... the EU is on the verge of collapse. The Greek crisis taught the European authorities the art of muddling through one crisis after another. This practice is popularly known as kicking the can down the road, although it would be more accurate to describe it as kicking a ball uphill so that it keeps rolling back down. The EU now is confronted with not one but five or six crises at the same time.He has an informed account of Angela Merkel's political survival skills and the limitations her survival strategy has imposed on her ability to manage the crises in the EU and the eurozone.
I'm not thrilled about Soros' hawkish position on Ukraine. But it's consistent with his long-held foreign policy positions.
He is very good on the failure of Merkel's policy toward Greece:
I have no reason to change my critical views on her leadership in the euro crisis. Europe could have used the kind of leadership she is showing now much earlier. It is unfortunate that when Lehman Brothers went bankrupt in 2008, she was not willing to allow the rescue of the European banking system to be guaranteed on a Europe-wide basis because she felt that the prevailing German public opinion would be opposed to it. If she had tried to change public opinion instead of following it, the tragedy of the European Union could have been avoided. ...
The European Union was meant to be a voluntary association of equals but the euro crisis turned it into a relationship between debtors and creditors where the debtors have difficulties in meeting their obligations and the creditors set the conditions that the debtors have to meet. That relationship is neither voluntary nor equal. The migration crisis introduced other fissures. Therefore, the very survival of the EU is at risk.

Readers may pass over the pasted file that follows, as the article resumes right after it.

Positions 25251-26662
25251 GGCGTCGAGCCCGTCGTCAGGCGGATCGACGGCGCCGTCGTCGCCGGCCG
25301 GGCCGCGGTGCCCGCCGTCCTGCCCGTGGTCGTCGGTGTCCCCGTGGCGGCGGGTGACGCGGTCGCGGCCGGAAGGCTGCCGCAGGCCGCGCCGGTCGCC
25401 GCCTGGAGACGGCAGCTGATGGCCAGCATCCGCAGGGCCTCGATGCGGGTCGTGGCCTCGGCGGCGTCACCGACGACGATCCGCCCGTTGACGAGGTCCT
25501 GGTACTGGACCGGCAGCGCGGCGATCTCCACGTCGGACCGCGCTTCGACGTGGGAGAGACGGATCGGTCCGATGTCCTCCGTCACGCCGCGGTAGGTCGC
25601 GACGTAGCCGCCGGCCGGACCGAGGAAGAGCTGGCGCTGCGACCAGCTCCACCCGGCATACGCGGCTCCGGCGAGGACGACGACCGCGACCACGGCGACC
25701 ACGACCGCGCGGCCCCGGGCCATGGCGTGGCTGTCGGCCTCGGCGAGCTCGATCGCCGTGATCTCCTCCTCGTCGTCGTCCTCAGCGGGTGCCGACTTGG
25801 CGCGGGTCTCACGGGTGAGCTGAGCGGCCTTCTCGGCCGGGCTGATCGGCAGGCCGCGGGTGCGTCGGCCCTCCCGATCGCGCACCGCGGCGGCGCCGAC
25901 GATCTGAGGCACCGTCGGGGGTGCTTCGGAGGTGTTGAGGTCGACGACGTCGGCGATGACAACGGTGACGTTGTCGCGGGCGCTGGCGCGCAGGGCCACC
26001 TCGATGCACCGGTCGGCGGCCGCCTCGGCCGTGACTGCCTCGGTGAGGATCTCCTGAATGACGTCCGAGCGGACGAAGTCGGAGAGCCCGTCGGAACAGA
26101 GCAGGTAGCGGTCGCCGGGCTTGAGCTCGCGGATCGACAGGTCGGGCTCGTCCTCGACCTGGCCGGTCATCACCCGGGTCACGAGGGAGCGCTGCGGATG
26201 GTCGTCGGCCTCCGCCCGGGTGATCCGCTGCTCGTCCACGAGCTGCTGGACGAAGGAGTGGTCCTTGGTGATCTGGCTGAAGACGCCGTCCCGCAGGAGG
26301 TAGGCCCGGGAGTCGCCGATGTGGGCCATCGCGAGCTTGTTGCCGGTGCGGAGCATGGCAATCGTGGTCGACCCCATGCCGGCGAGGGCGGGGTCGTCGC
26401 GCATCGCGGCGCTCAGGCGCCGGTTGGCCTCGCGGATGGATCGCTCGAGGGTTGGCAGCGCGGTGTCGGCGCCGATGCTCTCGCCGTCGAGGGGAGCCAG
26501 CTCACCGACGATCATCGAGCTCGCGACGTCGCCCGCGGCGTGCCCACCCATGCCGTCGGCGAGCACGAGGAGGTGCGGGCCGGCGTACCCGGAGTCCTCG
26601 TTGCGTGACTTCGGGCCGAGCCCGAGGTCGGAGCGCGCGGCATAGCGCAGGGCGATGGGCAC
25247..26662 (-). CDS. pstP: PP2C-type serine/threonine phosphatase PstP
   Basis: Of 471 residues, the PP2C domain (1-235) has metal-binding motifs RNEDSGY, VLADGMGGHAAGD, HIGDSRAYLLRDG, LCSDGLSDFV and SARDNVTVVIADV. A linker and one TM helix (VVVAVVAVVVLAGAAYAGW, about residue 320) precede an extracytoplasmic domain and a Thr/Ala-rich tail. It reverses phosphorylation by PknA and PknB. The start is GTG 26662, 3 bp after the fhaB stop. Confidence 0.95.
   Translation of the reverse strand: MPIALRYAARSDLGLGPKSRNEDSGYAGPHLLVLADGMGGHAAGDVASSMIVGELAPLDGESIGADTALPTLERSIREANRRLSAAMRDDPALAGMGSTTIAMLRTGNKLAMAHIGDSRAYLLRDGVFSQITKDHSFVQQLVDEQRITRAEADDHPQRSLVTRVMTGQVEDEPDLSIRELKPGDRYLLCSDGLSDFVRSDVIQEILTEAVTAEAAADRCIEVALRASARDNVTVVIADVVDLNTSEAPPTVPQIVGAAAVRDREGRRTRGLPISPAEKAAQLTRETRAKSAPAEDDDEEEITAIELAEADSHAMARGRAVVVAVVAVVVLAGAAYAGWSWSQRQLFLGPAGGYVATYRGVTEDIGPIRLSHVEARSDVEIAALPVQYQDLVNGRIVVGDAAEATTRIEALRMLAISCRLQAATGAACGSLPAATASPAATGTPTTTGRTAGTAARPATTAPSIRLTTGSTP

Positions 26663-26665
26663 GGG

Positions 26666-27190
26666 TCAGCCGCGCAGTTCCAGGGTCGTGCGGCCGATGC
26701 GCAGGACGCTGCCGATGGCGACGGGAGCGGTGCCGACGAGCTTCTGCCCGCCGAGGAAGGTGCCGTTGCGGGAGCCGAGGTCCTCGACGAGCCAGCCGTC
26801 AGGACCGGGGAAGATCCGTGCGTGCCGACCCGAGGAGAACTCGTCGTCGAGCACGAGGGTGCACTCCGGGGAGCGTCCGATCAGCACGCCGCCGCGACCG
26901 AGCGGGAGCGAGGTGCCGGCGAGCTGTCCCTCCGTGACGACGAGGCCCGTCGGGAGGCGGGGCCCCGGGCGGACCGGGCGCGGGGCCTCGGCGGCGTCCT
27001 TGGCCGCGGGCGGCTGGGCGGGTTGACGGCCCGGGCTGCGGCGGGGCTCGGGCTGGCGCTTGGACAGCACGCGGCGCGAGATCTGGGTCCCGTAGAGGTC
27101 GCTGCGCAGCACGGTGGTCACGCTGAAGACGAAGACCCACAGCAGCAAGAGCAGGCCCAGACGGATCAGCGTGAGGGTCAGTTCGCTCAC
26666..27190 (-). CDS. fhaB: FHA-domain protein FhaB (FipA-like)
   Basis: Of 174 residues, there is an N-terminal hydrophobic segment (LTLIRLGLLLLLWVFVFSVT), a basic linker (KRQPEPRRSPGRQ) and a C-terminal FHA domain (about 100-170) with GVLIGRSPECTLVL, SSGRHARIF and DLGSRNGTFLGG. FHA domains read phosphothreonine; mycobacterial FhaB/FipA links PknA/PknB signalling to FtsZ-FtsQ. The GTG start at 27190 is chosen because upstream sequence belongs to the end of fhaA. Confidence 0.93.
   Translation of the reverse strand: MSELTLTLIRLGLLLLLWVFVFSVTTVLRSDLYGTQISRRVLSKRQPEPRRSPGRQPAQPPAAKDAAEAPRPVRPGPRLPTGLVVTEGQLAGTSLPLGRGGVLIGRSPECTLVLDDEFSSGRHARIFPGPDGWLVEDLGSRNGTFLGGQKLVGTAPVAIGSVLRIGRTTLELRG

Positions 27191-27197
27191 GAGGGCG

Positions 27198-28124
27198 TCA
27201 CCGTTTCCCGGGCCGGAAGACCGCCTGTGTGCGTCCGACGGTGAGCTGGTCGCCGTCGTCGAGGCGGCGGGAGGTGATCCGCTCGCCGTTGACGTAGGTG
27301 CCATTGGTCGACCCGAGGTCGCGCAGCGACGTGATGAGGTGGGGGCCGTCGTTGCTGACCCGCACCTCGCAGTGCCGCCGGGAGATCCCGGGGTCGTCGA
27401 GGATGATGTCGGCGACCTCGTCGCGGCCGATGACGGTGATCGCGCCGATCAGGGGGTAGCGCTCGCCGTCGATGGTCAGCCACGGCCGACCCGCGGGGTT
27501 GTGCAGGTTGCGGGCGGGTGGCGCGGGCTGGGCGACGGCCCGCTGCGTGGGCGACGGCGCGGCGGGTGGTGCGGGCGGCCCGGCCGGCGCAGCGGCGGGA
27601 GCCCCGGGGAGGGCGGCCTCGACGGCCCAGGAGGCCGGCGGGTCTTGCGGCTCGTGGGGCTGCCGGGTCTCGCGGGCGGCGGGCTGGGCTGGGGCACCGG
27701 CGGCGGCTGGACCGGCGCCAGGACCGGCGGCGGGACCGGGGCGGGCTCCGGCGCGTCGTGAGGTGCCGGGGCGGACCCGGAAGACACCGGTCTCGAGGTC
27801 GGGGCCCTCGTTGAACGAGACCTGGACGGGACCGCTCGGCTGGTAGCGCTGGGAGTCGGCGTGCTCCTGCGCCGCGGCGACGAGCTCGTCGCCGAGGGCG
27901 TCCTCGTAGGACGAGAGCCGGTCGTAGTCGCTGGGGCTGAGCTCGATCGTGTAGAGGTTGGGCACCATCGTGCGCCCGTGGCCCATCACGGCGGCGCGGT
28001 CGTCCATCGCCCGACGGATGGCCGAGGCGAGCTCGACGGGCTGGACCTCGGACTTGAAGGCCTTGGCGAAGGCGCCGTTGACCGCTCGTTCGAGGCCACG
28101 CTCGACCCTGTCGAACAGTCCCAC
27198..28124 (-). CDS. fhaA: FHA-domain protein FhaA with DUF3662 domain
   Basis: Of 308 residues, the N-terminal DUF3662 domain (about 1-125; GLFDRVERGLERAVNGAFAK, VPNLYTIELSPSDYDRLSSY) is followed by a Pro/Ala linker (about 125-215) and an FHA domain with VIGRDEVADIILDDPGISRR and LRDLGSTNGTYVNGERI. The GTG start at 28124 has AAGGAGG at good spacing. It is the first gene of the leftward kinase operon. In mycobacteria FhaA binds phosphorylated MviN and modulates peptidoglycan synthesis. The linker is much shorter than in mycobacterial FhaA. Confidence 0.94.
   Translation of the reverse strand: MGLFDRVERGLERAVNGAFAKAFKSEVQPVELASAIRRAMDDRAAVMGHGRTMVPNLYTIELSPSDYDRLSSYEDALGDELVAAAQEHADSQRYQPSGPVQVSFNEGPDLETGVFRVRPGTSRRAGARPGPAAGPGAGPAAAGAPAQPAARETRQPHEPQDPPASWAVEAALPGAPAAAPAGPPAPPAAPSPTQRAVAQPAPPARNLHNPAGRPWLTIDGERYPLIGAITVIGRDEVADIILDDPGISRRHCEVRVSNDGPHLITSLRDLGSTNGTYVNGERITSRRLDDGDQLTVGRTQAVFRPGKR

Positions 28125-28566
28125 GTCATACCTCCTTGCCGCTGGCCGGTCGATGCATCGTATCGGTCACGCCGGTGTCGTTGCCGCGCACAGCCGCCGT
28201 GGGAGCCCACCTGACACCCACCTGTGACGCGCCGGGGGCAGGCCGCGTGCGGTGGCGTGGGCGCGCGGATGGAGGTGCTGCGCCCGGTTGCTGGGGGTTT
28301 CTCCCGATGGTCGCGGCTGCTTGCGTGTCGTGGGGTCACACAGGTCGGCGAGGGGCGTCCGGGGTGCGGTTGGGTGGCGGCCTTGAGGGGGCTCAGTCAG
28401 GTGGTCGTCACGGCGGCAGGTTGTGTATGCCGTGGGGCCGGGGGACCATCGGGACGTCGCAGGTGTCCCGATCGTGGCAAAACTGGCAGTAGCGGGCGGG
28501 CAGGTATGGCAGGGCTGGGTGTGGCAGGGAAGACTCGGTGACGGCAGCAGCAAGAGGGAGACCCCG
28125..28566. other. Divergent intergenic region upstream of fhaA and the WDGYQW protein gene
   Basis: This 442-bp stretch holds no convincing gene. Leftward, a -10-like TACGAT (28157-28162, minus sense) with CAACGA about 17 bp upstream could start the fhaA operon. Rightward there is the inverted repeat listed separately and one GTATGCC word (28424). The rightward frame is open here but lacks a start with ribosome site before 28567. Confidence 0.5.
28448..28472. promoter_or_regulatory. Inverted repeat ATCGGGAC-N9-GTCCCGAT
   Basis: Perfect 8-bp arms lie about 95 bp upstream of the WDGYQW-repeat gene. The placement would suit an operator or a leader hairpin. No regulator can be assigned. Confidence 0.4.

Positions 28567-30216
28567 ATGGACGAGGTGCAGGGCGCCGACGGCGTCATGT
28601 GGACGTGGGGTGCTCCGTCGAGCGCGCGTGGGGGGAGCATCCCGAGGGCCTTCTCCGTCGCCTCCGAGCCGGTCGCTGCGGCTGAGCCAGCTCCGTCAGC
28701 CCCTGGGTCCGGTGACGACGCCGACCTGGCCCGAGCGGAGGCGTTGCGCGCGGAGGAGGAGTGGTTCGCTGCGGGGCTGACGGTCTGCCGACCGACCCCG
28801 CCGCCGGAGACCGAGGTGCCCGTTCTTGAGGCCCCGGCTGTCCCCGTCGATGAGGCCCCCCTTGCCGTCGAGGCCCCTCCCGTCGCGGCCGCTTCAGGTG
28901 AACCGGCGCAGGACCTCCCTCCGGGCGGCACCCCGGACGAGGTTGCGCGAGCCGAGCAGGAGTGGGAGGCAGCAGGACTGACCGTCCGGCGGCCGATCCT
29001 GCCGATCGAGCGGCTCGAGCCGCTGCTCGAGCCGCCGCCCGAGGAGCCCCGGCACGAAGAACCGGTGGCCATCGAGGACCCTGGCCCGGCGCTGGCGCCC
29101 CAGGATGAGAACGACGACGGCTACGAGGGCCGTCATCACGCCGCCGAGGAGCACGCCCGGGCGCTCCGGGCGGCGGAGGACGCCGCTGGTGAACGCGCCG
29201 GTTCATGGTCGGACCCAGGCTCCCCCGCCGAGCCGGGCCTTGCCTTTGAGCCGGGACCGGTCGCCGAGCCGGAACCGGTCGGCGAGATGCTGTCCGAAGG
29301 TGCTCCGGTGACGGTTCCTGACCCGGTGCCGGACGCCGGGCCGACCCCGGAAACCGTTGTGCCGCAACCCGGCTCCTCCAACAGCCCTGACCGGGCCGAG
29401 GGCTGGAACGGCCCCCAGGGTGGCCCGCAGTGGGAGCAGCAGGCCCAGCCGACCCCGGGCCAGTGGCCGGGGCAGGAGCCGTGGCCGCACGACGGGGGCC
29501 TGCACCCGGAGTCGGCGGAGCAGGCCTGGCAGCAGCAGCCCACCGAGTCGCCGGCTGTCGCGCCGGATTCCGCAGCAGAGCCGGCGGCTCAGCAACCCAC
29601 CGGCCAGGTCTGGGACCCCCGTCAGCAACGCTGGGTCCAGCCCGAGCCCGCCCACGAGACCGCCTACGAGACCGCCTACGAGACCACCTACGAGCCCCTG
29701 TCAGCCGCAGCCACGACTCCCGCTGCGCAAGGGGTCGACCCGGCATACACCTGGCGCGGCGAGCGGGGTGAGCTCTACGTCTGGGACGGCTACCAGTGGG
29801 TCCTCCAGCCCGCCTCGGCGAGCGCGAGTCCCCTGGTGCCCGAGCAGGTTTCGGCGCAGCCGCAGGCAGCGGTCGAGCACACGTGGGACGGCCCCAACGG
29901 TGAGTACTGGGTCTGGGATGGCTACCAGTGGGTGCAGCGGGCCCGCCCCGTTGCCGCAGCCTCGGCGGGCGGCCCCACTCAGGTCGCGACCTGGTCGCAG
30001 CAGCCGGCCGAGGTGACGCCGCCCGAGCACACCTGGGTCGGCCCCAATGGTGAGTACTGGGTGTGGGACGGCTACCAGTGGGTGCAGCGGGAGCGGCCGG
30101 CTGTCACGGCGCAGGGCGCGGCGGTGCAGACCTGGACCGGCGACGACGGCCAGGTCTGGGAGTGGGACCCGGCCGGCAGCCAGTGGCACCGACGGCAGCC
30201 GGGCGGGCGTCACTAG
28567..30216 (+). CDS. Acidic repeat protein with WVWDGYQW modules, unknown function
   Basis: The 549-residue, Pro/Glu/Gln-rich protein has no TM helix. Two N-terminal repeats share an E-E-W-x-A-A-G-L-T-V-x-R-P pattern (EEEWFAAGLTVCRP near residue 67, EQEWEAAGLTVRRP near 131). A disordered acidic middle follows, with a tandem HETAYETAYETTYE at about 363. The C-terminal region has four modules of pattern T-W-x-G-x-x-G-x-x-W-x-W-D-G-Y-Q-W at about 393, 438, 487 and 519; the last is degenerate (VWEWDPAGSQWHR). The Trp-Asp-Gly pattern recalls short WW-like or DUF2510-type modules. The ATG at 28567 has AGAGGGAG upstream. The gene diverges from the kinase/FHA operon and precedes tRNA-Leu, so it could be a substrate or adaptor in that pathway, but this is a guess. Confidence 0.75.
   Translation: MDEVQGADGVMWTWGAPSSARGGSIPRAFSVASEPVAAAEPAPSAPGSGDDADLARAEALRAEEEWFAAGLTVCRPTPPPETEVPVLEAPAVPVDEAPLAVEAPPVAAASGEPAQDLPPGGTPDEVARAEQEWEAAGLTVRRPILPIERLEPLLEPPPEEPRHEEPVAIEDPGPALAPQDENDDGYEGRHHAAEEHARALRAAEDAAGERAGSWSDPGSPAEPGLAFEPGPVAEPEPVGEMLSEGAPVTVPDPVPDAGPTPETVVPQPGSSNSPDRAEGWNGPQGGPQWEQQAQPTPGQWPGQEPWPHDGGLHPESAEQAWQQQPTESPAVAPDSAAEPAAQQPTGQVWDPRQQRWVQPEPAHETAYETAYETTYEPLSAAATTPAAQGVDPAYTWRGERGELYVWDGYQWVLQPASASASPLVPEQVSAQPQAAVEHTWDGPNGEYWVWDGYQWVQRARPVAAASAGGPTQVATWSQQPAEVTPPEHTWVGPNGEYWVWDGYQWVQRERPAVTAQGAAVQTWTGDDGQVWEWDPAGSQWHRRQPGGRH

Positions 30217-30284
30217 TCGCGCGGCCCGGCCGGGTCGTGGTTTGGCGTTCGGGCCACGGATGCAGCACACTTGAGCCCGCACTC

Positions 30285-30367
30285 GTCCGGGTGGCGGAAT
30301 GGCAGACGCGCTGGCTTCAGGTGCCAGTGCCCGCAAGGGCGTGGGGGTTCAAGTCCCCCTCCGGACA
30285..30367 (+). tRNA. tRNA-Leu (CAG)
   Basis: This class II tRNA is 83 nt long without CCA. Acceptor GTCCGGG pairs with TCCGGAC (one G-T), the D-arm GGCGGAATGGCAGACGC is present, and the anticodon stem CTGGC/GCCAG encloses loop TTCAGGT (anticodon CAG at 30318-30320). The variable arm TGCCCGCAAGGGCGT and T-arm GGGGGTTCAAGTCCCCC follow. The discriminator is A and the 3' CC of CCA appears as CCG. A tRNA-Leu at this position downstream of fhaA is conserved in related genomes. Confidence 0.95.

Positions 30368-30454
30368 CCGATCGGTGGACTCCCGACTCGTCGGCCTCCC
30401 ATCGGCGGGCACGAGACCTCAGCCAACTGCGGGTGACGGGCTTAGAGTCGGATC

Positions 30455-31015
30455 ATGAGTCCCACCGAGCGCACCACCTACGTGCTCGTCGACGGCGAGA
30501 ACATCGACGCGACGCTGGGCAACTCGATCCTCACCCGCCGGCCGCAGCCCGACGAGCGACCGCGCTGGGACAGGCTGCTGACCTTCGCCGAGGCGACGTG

... Greece was mishandled from the beginning. When the Greek crisis originally surfaced toward the end of 2009, the EU, led by Germany, came to the rescue, but it charged punitive interest rates for the loans it offered. That is what made the Greek national debt unsustainable. And it repeated the same mistake in the recent negotiations. The EU wanted to punish Prime Minister Alexis Tsipras and especially his former finance minister Yanis Varoufakis at the same time as it had no choice but to avoid a Greek default. Consequently, the EU imposed conditions that will push Greece into deeper depression.
Schmitz: Is Greece an interesting country for private investors?
Soros: Not as long as it is part of the eurozone. With the euro, the country is unlikely ever to flourish because the exchange rate is too high for it to be competitive. [my emphasis in bold]